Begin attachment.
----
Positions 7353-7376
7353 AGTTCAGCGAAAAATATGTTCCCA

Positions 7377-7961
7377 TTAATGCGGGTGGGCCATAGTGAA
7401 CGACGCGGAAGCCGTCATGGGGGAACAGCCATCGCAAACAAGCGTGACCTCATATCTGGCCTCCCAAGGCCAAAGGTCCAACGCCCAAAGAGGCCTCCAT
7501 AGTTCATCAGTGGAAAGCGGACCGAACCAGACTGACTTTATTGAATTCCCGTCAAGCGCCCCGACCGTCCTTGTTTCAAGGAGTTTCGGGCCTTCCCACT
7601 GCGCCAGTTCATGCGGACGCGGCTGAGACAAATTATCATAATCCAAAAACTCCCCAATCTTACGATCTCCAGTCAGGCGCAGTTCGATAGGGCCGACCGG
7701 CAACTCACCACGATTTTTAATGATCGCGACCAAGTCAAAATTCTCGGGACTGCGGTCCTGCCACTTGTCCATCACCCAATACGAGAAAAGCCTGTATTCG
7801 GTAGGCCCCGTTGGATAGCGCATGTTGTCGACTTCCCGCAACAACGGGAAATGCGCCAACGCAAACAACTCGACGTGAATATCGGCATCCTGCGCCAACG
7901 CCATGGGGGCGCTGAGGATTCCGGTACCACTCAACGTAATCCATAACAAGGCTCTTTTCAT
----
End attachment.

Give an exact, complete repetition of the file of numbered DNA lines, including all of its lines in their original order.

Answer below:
Positions 7353-7376
7353 AGTTCAGCGAAAAATATGTTCCCA

Positions 7377-7961
7377 TTAATGCGGGTGGGCCATAGTGAA
7401 CGACGCGGAAGCCGTCATGGGGGAACAGCCATCGCAAACAAGCGTGACCTCATATCTGGCCTCCCAAGGCCAAAGGTCCAACGCCCAAAGAGGCCTCCAT
7501 AGTTCATCAGTGGAAAGCGGACCGAACCAGACTGACTTTATTGAATTCCCGTCAAGCGCCCCGACCGTCCTTGTTTCAAGGAGTTTCGGGCCTTCCCACT
7601 GCGCCAGTTCATGCGGACGCGGCTGAGACAAATTATCATAATCCAAAAACTCCCCAATCTTACGATCTCCAGTCAGGCGCAGTTCGATAGGGCCGACCGG
7701 CAACTCACCACGATTTTTAATGATCGCGACCAAGTCAAAATTCTCGGGACTGCGGTCCTGCCACTTGTCCATCACCCAATACGAGAAAAGCCTGTATTCG
7801 GTAGGCCCCGTTGGATAGCGCATGTTGTCGACTTCCCGCAACAACGGGAAATGCGCCAACGCAAACAACTCGACGTGAATATCGGCATCCTGCGCCAACG
7901 CCATGGGGGCGCTGAGGATTCCGGTACCACTCAACGTAATCCATAACAAGGCTCTTTTCAT